Tuesday, 8 December 2009

Festivities, fun and fireworks

Well, it only seems like about a year ago (give or take a few days) since I last wrote about the 'C' word. Yup, that's right - Christmas is just around the corner once again!

Am I more prepared this year? Um... well, I'd have to go with an optimistic "It's too early to say right now." Certainly there are a few things which have been discussed and which have got my brain moving in the right direction. One major achievement, though, is that I have a date set in the diary for getting the decorations out and put up. Hey, it's progress!

On a larger, more public scale, you would expect commercial organisations to be in full flow on this front. And from what I can see on a local level, they are. Christmas lights, street entertainers, hot chestnut vendors, kiddies meeting Santa's reindeer... all these things were set up and ready to be captured through my lens on a recent shoot for one of the local city councils.

In terms of photography, this was pretty typical stuff for me - but as regular readers know, I love getting involved with events as they present so much subject matter to indulge in! Doesn't matter what the theme is - everything from local themed Birthday parties to internationally-recognised multiple-day events.

Thankfully, I was given a pretty loose brief on this day, with only two main technical considerations. One was to keep an eye on timings, as various highlights were happening in specific places at specific times (such as a choir singing and the turning-on of Christmas lights).

Secondly, I had to be aware of the inclusion of young children (sub-18yrs) in my pictures. Such is our current climate of fear/paranoia/mistrust that I will typically make a point of introducing myself to any kids' parents, explain why I am photographing, and for whom, and then request permission to take photographs.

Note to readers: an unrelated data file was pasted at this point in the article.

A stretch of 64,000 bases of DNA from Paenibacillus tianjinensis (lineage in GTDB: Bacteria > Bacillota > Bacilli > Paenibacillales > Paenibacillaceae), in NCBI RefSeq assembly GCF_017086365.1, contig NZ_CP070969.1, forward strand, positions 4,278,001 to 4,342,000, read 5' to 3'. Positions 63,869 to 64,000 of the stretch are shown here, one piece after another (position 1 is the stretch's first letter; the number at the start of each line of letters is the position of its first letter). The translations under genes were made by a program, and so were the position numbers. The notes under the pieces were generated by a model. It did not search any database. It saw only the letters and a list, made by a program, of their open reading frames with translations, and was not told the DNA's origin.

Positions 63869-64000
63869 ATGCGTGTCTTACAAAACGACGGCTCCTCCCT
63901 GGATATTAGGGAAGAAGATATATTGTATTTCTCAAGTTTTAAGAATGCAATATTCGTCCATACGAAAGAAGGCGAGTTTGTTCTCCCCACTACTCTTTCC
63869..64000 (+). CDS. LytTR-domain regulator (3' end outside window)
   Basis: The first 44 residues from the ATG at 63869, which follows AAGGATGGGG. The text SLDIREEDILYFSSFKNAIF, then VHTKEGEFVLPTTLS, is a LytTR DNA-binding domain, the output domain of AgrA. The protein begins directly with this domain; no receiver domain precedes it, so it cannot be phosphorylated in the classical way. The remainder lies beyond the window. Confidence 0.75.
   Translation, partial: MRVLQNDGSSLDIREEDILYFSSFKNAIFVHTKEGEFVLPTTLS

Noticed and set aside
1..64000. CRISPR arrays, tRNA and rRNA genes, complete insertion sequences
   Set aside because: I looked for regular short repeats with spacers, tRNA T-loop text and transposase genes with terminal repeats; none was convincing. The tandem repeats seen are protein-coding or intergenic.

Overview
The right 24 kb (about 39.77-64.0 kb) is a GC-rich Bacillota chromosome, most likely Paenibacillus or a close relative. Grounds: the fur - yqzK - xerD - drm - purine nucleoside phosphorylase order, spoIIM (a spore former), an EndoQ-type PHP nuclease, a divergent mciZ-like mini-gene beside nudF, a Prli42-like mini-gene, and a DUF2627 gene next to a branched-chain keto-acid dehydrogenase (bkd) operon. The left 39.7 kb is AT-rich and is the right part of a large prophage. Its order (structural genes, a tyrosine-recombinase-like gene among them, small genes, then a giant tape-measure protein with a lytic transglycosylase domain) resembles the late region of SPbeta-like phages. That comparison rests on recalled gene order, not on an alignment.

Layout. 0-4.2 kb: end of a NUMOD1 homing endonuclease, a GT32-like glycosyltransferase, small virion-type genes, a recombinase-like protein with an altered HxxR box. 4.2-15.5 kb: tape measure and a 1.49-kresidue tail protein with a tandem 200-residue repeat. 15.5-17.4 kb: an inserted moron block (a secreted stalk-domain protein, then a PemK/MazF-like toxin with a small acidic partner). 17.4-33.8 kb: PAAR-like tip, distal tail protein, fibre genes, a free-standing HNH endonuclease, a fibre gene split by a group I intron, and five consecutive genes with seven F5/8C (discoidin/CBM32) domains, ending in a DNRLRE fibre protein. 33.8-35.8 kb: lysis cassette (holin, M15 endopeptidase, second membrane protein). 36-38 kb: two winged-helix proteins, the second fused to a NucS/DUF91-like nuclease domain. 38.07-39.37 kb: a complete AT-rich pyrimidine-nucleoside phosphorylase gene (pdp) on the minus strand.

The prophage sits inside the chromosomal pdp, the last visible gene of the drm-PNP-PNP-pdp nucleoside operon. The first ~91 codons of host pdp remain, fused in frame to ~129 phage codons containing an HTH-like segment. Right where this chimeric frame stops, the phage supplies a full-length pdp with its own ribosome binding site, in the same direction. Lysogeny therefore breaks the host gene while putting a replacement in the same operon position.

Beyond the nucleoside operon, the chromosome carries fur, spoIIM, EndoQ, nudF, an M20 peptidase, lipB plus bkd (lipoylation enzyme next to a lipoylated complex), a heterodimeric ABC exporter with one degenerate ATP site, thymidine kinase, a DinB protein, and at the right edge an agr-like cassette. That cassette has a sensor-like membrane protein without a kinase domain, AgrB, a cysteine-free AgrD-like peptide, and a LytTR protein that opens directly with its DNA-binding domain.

On this latter point, a standard official minor-/model release form often needs to be completed; something of an inconvenience at times, but at least it does offer some reassurance to all those involved about one's legitimacy and professionalism. In simple terms, it is an official 'permission slip', and is standard practice in our industry.
It's sad to have to take these steps, but an unfortunate necessity.

But back to the event...

All was going well up to about 4:45pm when, with light almost completely faded, the area was treated to a not-altogether-festive downpour of rain which, quite typically, decided to fall in biblical fashion just around the time that the firework display was set in motion, moments after the blessing of the Christmas tre and turning on of lights.

Having researched and arranged my shooting position earlier in the day, all plans quickly evaporated as I only had a 7-minute window and needed to get some - any - shots showing the display acting out behind the cathedral.
In spite of the conditions, I managed to get the tripod set up just in time (to avoid camera shake during long exposures).

So relentless was the weather that I could not very well keep the lens free from rain as the camera was tilted skywards and (due to logistical reasons) I did not have an umbrella to hand. Without exaggeration, the water was literally flowing off my camera and yet the Nikon still performed (another fitting testament to the pro- versus amateur-build quality debate).

You can clearly see the water droplets recorded as out-of-focus highlights in the picture on the left here.
Yes, I could have wiped the glass, but this would only have smeared the water around - and with so little time available, I would most likely have missed my chance to record a decent number of frames.

Now, admittedly these were not the greatest fireworks pictures I have ever produced (they wouldn't be, under such conditions) - but you know what, I kind of like happy accidents. Call it 'artistic license' if you like. Whatever. But at the end of the day, I am a creative who is brought onboard a project for that very reason - to put my angle on recording the subjects I am presented with.

All said and done, everyone seemed to be having a great time and were not put off by this soggy end to the day. The resulting imagery will now be used immediately and throughout the coming year (and beyond) for all manner of promotional purposes. Think in terms of websites, flyers, festivities brochures in the run-up to Christmas, annual reports etc and you won't be far wrong.

You know what? It almost feels like Christmas... :)

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